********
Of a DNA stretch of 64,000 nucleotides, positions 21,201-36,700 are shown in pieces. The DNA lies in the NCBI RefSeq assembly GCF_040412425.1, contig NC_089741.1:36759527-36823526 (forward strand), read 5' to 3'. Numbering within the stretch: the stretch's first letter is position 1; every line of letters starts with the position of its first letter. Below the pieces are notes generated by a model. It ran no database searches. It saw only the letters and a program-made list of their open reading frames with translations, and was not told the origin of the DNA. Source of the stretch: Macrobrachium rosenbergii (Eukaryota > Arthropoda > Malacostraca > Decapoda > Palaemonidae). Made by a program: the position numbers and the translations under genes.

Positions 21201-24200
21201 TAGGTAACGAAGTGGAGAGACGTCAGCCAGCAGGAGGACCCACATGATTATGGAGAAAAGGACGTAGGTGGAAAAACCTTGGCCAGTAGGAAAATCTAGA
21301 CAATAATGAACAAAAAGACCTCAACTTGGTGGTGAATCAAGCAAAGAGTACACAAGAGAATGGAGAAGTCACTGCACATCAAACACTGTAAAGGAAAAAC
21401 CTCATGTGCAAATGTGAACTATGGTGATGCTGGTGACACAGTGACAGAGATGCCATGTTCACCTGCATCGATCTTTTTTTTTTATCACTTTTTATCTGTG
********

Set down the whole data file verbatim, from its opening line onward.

Of a DNA stretch of 64,000 nucleotides, positions 21,201-36,700 are shown in pieces. The DNA lies in the NCBI RefSeq assembly GCF_040412425.1, contig NC_089741.1:36759527-36823526 (forward strand), read 5' to 3'. Numbering within the stretch: the stretch's first letter is position 1; every line of letters starts with the position of its first letter. Below the pieces are notes generated by a model. It ran no database searches. It saw only the letters and a program-made list of their open reading frames with translations, and was not told the origin of the DNA. Source of the stretch: Macrobrachium rosenbergii (Eukaryota > Arthropoda > Malacostraca > Decapoda > Palaemonidae). Made by a program: the position numbers and the translations under genes.

Positions 21201-24200
21201 TAGGTAACGAAGTGGAGAGACGTCAGCCAGCAGGAGGACCCACATGATTATGGAGAAAAGGACGTAGGTGGAAAAACCTTGGCCAGTAGGAAAATCTAGA
21301 CAATAATGAACAAAAAGACCTCAACTTGGTGGTGAATCAAGCAAAGAGTACACAAGAGAATGGAGAAGTCACTGCACATCAAACACTGTAAAGGAAAAAC
21401 CTCATGTGCAAATGTGAACTATGGTGATGCTGGTGACACAGTGACAGAGATGCCATGTTCACCTGCATCGATCTTTTTTTTTTATCACTTTTTATCTGTG